Time is the hidden factor in our thinking about learning; indeed, it is the hidden factor in our thinking about anything. I think the conception of time in learning processes is linear and individualistic and this is something that requires a deeper critique.
Lineally thinking, we conceive of time as "we do one thing, we do the next thing". In essence, "we progress". Yet linearity does not I think reflect our actual experience of time. For whatever we do next depends on what we might have done before: not even immediately before, but maybe the 'before' long ago (the 'before' may even be mystical). Indeed, when I think 'why' I am doing the thing I am doing now, the 'befores' seem multiple and complex, each one fading in and fading out as I anticipate my next move.
Individually, our obsession with time and the linear processes of action we take in it are conceived within the context of our individual selves. This despite the fact that whatever we do, we do to others, and that whatever we do is shaped by others.
My thoughts about learning outcomes yesterday hint at a critique of the learning outcomes as essentially belonging to this thinking about time and learning. The criticisms are:
1. learning outcomes are linear and cumulatively progressive;
2. learning outcomes are individualistic, not collective
As a way of dealing with these two problems with the conception of time, I want to suggest an alternative based on:
1. time as 'pattern', rather than process
2. time as collective, rather than individual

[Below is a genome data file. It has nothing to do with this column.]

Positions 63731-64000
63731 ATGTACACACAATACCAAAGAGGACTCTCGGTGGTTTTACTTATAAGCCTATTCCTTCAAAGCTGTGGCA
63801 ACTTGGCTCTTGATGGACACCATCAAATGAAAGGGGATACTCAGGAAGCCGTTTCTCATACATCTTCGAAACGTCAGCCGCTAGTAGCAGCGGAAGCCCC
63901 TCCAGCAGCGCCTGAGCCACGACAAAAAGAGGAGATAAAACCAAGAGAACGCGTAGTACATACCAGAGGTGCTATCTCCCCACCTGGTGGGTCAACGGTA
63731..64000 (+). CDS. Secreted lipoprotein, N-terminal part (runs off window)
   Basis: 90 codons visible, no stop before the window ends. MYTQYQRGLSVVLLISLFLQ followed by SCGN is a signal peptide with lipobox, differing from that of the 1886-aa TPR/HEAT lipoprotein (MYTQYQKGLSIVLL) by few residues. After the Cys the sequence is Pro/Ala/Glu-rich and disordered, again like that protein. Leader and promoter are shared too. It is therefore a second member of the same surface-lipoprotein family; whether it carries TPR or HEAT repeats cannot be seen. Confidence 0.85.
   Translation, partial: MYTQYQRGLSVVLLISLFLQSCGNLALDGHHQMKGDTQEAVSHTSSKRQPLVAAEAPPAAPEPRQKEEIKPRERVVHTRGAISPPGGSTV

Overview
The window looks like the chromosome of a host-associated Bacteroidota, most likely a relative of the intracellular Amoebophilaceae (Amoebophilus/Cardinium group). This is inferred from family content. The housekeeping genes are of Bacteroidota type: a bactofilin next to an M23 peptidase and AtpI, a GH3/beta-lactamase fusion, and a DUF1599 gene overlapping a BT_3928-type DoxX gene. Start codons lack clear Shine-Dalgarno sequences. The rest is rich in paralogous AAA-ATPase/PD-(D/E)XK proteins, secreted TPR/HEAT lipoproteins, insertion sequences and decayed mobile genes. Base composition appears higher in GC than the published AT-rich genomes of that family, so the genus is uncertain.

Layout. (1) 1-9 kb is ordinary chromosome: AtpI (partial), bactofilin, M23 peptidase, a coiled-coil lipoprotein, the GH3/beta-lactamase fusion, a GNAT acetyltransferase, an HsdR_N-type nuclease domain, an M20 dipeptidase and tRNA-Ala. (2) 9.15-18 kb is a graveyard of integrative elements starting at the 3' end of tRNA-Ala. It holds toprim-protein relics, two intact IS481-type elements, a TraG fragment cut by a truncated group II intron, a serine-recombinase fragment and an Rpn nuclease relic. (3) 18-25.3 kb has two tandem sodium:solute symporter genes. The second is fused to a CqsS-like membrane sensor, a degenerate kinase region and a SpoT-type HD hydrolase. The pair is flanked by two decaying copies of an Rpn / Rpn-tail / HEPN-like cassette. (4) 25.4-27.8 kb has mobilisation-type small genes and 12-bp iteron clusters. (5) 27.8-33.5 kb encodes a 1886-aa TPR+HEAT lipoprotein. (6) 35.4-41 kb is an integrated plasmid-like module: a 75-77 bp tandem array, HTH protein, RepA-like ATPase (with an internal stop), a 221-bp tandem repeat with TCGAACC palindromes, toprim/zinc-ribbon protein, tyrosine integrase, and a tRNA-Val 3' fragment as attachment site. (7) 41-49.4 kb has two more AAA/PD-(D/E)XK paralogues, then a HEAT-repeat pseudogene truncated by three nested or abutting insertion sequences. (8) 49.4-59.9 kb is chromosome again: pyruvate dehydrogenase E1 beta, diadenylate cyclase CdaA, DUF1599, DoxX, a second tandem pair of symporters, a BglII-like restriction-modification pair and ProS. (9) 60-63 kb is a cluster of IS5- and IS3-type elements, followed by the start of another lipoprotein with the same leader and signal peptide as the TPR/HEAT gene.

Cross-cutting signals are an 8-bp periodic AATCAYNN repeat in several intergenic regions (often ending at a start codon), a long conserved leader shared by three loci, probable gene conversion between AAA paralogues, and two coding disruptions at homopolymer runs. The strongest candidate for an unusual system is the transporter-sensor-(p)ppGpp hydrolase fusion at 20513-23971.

When I think "what does my time look like", I can conceive a pattern. I've been reading about Riemann surfaces (Weyl wrote a great book about it). This may be what time looks like...
And if time looks like this, it has pattern and symmetry. How does this relate to "what I do next"? How does it relate to the collective?
Personally, I find that what I do next is determined by perceiving an aspect of 'patterning' in my experience. I have some knowledge of where I stand on the surface of time, and some understanding of the local topology. My understanding of this pattern may be due to an appreciation of its symmetry. I also find that that this symmetry is not purely individual. The symmetry relates to my action, and the consequences of my action with others. Is my action to seek archimedian points which lie between my internal state and the social forces I am subjected to? Is the surface of time the output of continual plotting of archimedian points?
Much as I'm fascinated by the metaphysical implications of all this, I think it's useful to be practical. I've been looking at Jack Mezirow's emancipatory pedagogy recently. It strikes me that he's doing something quite similar to the identification of 'double-binds' I did with the computing students the other week. I think that to see your way through a double bind is precisely to get a bigger feel for the topological landscape you inhabit. Unpicking a double-bind is to identify an archimedian point, and by so doing, the topology and symmetry start to reveal themselves.
Learning outcomes need to be seen as part of the double-bind, an aspect of the social forces that shape agency. If we use them like this, then we might be able to leverage something both rational and deeper in the learning processes of teachers and learners.